RGM INTRODUCING – WE INTERVIEW AMERICAN ARTIST BENEDICT SINISTER
Hiya, thanks for joining us in the virtual RGM lounge today, grab a brew and take a seat.
What made you decide that music is a thing for you?
I’m actually just doing music to pay the bills until an opportunity opens up in a field I’m actually interested in.
Introduce us to you and your musical history.
All artists have the same message fundamentally, including myself: “I’m desperate for people to pay attention to me.” At one extreme are artists seeking mass acceptance – to get those gushing reaction shots from Britain’s Got Talent, where even Simon Cowell is compelled to give a standing ovation. And at the other extreme are contrarians who crave begrudging acknowledgement of how special and unique they are. I fall more on that end of the spectrum. What was life like for you before music?
It was the abject life of an unemployed poet. For a while I stopped eating and instead just drank a cocktail of vodka and milk – what today we’d call “vilk.” So I ended up sleeping twenty hours a day.
What was the first song you heard that steered you into a music path?
It wasn’t a song.It was more the desire to consume something other than vilk. Like snorting cocaine off caviar coated in gold-leaf.
Where do you feel you currently sit within the music industry?
My job is flying round the world doing promotional appearances and hitting up afterparties. In between I occasionally write and produce songs and videos.
What’s the biggest thing you have learned from someone else in the industry?
Frank Zappa : “Don’t eat yellow snow.”
Tell us Two truths and a lie about you.
One of my songs was used as a backing track at a figure skating world championship. They played the clean version during the official competition, but in rehearsal the skater performed a triple Axel every time I dropped an f-bomb. Magnifico!
For a short period of time I was part of the same polycule as Sam Bankman-Fried and Fake Charity Nerd Girl. Surprisingly, a cast member of The Great British Bake Off was also involved.
I can’t think of any lies, sorry.
If you could wish for one thing to aid your career what would it be?
Surviving till I’m old enough to date Noor Alfallah.
Do you ever worry about people taking things the wrong way or cancel culture? Discuss….
Thank you for raising this and giving me the opportunity to apologize for making a grievous mistake in the video clip for my song ‘Ne dramatise pas,’ which has given offence and caused harm to members of several communities. I am ashamed to admit that the video does show champagne being poured into a Martini glass. The fact that the glass was the most convenient shape to conceal the vulva of a naked woman was no excuse for this insensitivity to the communities implicated.
I am beginning a process of consulting with people most deeply affected – sommeliers, vignerons, champagne connoisseurs, and glassware aficionados. I profoundly regret the pain that I have caused, and I am grateful for the insightful critiques I have received. I am listening closely and I am reflecting deeply. The fact that I did not foresee the distress my video would cause is humbling and eye-opening. I am stepping back to re-evaluate not only my creative process but also myself as a creator occupying a place of privilege.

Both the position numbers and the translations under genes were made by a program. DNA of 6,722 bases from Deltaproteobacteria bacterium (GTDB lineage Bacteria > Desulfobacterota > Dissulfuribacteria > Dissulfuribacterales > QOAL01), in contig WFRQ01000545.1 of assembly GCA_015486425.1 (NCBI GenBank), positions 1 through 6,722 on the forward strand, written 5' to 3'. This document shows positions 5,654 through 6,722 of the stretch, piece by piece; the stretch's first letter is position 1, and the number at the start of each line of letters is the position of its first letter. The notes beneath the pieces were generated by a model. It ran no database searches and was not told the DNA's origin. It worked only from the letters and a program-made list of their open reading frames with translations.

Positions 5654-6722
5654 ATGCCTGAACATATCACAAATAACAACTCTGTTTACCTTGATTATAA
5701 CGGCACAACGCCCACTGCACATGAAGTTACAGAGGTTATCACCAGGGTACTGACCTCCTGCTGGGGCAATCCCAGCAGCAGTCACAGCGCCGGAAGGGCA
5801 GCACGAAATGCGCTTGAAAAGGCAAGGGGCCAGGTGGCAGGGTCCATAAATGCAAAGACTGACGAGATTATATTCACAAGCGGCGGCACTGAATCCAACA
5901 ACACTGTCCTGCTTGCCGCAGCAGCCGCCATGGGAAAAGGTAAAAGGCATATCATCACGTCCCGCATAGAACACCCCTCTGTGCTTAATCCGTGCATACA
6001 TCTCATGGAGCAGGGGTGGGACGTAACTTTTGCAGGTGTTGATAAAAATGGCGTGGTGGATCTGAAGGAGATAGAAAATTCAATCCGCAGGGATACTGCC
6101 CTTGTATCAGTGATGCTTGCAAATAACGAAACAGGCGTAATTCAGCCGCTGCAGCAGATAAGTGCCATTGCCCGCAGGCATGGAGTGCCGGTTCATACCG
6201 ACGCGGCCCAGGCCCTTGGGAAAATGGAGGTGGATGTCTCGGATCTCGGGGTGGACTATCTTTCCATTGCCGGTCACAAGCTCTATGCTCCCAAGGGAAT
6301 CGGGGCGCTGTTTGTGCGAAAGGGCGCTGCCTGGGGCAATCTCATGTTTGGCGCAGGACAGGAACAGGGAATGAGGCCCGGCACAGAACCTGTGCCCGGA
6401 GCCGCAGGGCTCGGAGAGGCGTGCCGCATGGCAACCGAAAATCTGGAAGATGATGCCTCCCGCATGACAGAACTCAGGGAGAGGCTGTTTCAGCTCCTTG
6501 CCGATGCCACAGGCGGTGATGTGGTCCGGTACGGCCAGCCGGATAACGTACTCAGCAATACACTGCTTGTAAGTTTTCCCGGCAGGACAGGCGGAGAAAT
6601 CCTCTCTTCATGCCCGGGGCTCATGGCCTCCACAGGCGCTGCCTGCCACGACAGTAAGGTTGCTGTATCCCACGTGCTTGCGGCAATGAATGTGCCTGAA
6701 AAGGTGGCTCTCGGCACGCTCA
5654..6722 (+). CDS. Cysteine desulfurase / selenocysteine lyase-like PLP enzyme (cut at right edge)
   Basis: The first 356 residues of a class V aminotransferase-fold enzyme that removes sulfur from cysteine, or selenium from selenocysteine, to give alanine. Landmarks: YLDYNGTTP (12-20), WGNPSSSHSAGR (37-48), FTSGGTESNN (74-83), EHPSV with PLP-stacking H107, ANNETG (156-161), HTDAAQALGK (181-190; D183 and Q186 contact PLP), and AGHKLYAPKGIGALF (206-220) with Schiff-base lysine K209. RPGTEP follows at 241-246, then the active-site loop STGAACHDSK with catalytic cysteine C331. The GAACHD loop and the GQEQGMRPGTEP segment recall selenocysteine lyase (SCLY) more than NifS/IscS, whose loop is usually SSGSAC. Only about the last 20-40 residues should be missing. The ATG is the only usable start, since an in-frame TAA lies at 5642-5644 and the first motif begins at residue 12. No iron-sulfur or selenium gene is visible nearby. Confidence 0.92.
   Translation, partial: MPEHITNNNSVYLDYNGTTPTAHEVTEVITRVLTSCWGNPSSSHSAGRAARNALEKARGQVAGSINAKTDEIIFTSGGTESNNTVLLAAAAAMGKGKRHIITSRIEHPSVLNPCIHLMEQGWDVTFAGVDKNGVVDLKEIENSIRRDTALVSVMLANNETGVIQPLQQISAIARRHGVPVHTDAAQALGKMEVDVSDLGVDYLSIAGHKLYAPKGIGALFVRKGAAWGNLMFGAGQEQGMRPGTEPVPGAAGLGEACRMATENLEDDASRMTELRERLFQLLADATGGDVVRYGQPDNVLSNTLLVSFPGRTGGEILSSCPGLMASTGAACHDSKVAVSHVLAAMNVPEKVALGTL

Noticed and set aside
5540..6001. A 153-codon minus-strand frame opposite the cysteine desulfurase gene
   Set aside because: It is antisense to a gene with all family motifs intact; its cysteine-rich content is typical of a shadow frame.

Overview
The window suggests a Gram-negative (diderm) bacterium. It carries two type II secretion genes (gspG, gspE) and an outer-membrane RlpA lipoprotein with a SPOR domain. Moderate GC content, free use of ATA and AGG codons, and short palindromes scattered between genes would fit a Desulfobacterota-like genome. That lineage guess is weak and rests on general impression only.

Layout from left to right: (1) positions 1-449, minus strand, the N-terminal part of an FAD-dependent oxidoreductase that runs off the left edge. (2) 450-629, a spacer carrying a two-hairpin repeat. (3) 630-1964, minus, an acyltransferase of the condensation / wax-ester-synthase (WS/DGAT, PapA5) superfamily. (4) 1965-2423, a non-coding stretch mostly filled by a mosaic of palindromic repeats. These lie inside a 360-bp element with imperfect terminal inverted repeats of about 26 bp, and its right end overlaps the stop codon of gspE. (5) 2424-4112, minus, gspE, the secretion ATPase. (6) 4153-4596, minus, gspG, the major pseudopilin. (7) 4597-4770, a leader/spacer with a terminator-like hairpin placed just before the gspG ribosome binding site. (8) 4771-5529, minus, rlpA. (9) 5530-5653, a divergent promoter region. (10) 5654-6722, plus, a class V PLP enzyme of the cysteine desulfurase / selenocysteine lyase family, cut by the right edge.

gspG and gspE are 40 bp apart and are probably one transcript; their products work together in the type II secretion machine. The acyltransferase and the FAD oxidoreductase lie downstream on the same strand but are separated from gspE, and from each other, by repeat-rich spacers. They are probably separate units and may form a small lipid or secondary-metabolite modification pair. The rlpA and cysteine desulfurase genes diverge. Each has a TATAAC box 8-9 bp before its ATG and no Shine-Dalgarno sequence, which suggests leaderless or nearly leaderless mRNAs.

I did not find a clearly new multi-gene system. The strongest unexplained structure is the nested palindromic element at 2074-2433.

Do you sign up to any conspiracy theories? If not why not?
Yes I do. When I first heard Olivia Rodrigo’s “Get Him Back,” I thought she had totally stolen Baby Queen’s song writing style. Then I saw that Baby Queen supported her on her European tour and Olivia did a TikTok post of herself singing and dancing to Baby Queen. So that confirmed it, but where are the protests? It’s like this issue has been intentionally buried by the mainstream media.
What was the worst experience on stage?
Taking the stage after GG Allin. He didn’t leave the crowd in the mood for a chill house lounge set, plus I had to be so careful about where I was stepping.
Tell us something about you that you think people would be surprised about.
I can actually polish a turd, as my fans have learned – especially the ones at the GG Allin gig.
What makes you stand out as an artist?
The combination of extreme modesty and astounding genius.
I hear you have a new music, what can you tell us about it.
Yeah, I just downloaded 1989, Taylor’s version. So excited to hear it. Haven’t listened to it yet though. Been too busy doing the publicity circuit for a song I just released.
What was the recording process like?
For my song “Only Sixteen”n? Long. I first recorded it almost three years ago. Then, because it’s an adaptation of an Italian song, it took a year to negotiate for the rights with Universal Music in Italy. Then I decided I wasn’t happy with the recording. Fortuitously I met the wonderful Nikola of the very talented Bedingfield family. She helped me get the final arrangement right. That was one year ago. Then it took me another year to work through ideas and casting for the video. And now at last it has been shipped.
What was the biggest learning curve in writing the new tunes?
“Only Sixteen” is one of many songs I have adapted from originals in other languages. Sometimes there are lines in the original that are very poetic and difficult for me to understand as they’re not literal. And I have found that trying to find English equivalents for those lines that I don’t quite get, can inspire the best lines in my adaptations – for example from only Sixteen, “So broke I couldn’t even afford to cry.”
Would you change anything now it’s finished?
Luckily that option is available today – it’s called remixing. And the remix comes out on November 21. It’s called “You Dance in the Club.”
Is there anything else you would like to share with the world?
A young child says to his mother, “When I grow up, I want to be a musician.” The mother replies, “Well honey, you know you can’t do both.”